vertical current sheets. The initial results of the new finite thickness trace model are then compared with the ones from the zero thickness trace model. Univ. of Arizona SRC Contact: R. Scott List (Scott.List@src.org) Research Highlight: Plasma Equipment and Process Modeling This report includes updates to HPEM include full Maxwell solver, updates of nonPDPSIM include Plasma Chemistry Monte Carlo Module for Ion Energy Distributions, reporting on IEADs in wafer-focus ring gap, and reporting on Plasma ALE. Iowa State University SRC Contact: R. Scott List (Scott.List@src.org) Research Highlight: Report on the Signal Optimization Protocols for Raman Spectroscopy Analysis of the Interface Region between Dielectric and Encapsulation Layers in Interconnect Structures Raman signal optimization for blanket and patterned test structures was investigated utilizing a new nanoRaman tip-probe consisting of a Au-coated Ag nanoparticle mounted on a bent SiO(2) capillary. In baseline performance studies on strained SOI test structures the new nanoRaman probes demonstrated, on average, superior Raman tipenhancement and substantially improved lifetime in the Ar-ion laser probe beam. These tips were utilized for nondestructive "top-down" Raman probing of a Cu/SiCOH BEOL test structure to evaluate efficacy of investigating process-induced modifications to the SiCOH dielectric. Specifically, sample spectra were evaluated with respect to a variety of Si-C, Si-O, Si-O-Si, and Si-CH(3) stretch or bend peaks. Although Raman features associated with these spectral regions were clearly evident, the presence of interference effects and depth-resolution issues strongly suggest that a cross-sectioning approach be developed to directly probe dielectric/metal interfaces. An alternate approach would be to employ the surface-sensitive nanoRaman approach directly after CMP to optimize spectral signals from modified regions of the dielectric. Univ. at Albany - SUNY SRC Contact: R. Scott List (Scott.List@src.org) Research Highlight: Tailoring NiSi Surface Chemistry for WNx ALD: Oxidation, Precleaning, and Precursor Interaction The purpose of this task was to characterize the surface chemistry of NiSi oxidation, precleaning and subsequent WF(6) CVD to produce a W/WNx overlayer. Studies during this first year focused primarily of oxidation in atomic vs. molecular oxygen environments. Studies have also characterized the interactions of WF(6) with clean NiPtSi surfaces (Pt doped NiSi, 5 atomic wt. %). Experiments typically involved (1) producing an atomically clean, stoichiometric (monosilicide) surface under UHV conditions by a combination of Ar ion sputtering, annealing and XPS characterization; (2) transfer under UHV conditions to a reaction chamber for oxidation or WF(6) reaction studies, and (3) transfer back to the analysis chamber under UHV conditions for further XPS characterization. Univ. of North Texas SRC Contact: Harold H. Hosack (Harold.Hosack@src.org) Research Highlight: Report on the Demonstration of Molecular Dynamics Simulations of Ion-surface Interactions of Model Nanoscale Features Molecular dynamics (MD) simulations of ion-surface and radical-surface interactions of silicon surfaces to model etching of 1 nm and 2 nm diameter hole shape evolution were conducted with Ar+ only; Ar+/F; CF(2)+ and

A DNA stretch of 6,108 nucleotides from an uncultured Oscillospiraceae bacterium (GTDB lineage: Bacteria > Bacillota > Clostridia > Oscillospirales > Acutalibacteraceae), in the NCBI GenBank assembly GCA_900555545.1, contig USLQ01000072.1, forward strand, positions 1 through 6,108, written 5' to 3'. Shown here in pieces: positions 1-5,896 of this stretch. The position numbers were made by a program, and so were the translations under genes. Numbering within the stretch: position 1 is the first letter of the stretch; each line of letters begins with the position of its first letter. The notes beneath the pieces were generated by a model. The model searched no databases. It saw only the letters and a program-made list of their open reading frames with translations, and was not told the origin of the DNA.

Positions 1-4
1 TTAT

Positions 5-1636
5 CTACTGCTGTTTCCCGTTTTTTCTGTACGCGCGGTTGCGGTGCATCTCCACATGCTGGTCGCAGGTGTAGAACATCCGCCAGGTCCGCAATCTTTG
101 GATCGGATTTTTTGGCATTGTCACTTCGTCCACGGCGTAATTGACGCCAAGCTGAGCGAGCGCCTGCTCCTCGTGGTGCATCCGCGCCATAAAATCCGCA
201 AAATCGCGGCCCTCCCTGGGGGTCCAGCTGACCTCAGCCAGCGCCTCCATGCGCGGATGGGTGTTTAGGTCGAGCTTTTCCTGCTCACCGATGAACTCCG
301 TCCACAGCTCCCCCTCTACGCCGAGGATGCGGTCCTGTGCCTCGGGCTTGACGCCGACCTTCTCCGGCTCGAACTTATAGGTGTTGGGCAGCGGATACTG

CF(3)+ ions. Rare gas ions only resulted in limited etching; addition of F atoms allowed continuous etching with some sidewall loss. Fluorocarbon CF(2)+ and CF(3)+ ions allowed a continuous etching with minimal sidewall loss. In all cases, the region surrounding the hole corresponding to the 1- 2 nm thick sidewall 'passivation' formed due to ion and radical interactions that originated at the hole bottom. Univ. of California/Berkeley SRC Contact: R. Scott List (Scott.List@src.org) Research Highlight: Fundamental Studies of Plasma-Surface Interactions This final report summarizes the results obtained in the study entitled: Fundamental Studies of Plasma-Surface Interactions. Univ. of California/Berkeley SRC Contact: R. Scott List (Scott.List@src.org) Research Highlight: The Efficiency of CO(2) In Situ Ash Processes on Photoresist Stripping and Their Influences on ULK Materials Modifications The authors have examined the feasibility of CO(2) as source gas for in situ photoresist (PR) ash processes compatible with ultralow-k (ULK) materials, and performed characterization of 193 nm PR ash along with ULK (JSR LKD 5109) damage (removal of carbon from SiCOH films) evaluation. In situ PR ash processes are attractive because of high integratability with plasma etching processes. Results of both blanket film studies and actual pattern transfer/PR ash processes performed with PR patterned ULK are reported. Reduced pressure increased the ion density which led to a high PR ash rate (substrate at 10oC, line-of-sight interaction), while suppressing ULK damage (nonline-of-sight interaction). Low chamber pressure using CO(2) enabled a high RP ash efficiency (AE) which is defined as the amount of PR removed over the amount of ULK damaged (for a given time). AE using CO(2) is ~3 times improved relative to using O(2) due to low density of atomic oxygen which showed strong relationship with ULK damage. For low pressure CO(2) discharges and argon (Ar) addition, the ion density was increased by Ar addition, but did not increase the PR ash rate. However, the lower atomic oxygen density reduced the ULK damage directly. As a result of the faster reduction of ULK damage as compared to the PR ash rate, Ar addition to CO(2) increased AE. The team found that applying an RF bias to the substrate during in situ PR ash allowed enhancing the PR ash rate and remove organic residues more effectively than without RF bias. Due to the higher PR ash rate, the process time and exposure time of ULK trench sidewalls to the plasma was shortened. This resulted in reduced ULK damage relative to process conditions without RF bias. For etching/in situ PR ash sequential processes, a strong interaction of the processes was observed. Fluorocarbon (FC) plasma used for etching dielectric materials left FC residues on the chamber walls of the reactor. This FC deposit was released into the plasma during the in situ CO(2)-based PR ash process. The addition of fluorine to the gas phase environment made the plasma more aggressive in terms of both PR ash and ULK damage introduction. The PR ash rate thus increased, especially for high pressure operation. During FC plasma etching also a thin FC film was deposited on the ULK trench sidewalls (~1-2 nm for our gap structure simulation of trench sidewall processes). The authors found that this FC film could stand up to the CO(2) PR ash environment and provided efficient protection of the underlying ULK material exposed to the plasma without direct energetic ion bombardment. Univ. of Maryland SRC Contact: R. Scott List (Scott.List@src.org)